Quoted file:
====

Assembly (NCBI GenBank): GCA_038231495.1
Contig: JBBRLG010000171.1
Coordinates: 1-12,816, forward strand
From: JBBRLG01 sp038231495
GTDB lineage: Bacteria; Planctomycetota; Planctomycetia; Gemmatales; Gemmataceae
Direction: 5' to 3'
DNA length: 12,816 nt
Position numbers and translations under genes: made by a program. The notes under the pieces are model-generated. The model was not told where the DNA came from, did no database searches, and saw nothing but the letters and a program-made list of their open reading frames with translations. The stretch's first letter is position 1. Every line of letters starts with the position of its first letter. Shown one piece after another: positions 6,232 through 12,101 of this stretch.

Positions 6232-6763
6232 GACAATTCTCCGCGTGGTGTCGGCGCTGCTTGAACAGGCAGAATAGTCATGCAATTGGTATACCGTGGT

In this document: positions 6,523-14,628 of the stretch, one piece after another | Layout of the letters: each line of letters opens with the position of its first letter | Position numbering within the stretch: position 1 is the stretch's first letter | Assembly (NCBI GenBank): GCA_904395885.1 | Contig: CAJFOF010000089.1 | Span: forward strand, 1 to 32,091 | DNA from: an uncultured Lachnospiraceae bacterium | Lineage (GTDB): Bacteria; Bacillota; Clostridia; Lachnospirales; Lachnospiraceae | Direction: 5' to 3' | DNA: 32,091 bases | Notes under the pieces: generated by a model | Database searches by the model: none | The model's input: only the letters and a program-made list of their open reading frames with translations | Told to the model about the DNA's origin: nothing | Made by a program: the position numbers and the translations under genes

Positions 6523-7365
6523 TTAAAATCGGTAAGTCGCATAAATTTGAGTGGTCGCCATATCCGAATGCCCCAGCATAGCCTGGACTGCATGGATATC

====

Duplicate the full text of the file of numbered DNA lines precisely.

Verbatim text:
Assembly (NCBI GenBank): GCA_038231495.1
Contig: JBBRLG010000171.1
Coordinates: 1-12,816, forward strand
From: JBBRLG01 sp038231495
GTDB lineage: Bacteria; Planctomycetota; Planctomycetia; Gemmatales; Gemmataceae
Direction: 5' to 3'
DNA length: 12,816 nt
Position numbers and translations under genes: made by a program. The notes under the pieces are model-generated. The model was not told where the DNA came from, did no database searches, and saw nothing but the letters and a program-made list of their open reading frames with translations. The stretch's first letter is position 1. Every line of letters starts with the position of its first letter. Shown one piece after another: positions 6,232 through 12,101 of this stretch.

Positions 6232-6763
6232 GACAATTCTCCGCGTGGTGTCGGCGCTGCTTGAACAGGCAGAATAGTCATGCAATTGGTATACCGTGGT

In this document: positions 6,523-14,628 of the stretch, one piece after another | Layout of the letters: each line of letters opens with the position of its first letter | Position numbering within the stretch: position 1 is the stretch's first letter | Assembly (NCBI GenBank): GCA_904395885.1 | Contig: CAJFOF010000089.1 | Span: forward strand, 1 to 32,091 | DNA from: an uncultured Lachnospiraceae bacterium | Lineage (GTDB): Bacteria; Bacillota; Clostridia; Lachnospirales; Lachnospiraceae | Direction: 5' to 3' | DNA: 32,091 bases | Notes under the pieces: generated by a model | Database searches by the model: none | The model's input: only the letters and a program-made list of their open reading frames with translations | Told to the model about the DNA's origin: nothing | Made by a program: the position numbers and the translations under genes

Positions 6523-7365
6523 TTAAAATCGGTAAGTCGCATAAATTTGAGTGGTCGCCATATCCGAATGCCCCAGCATAGCCTGGACTGCATGGATATC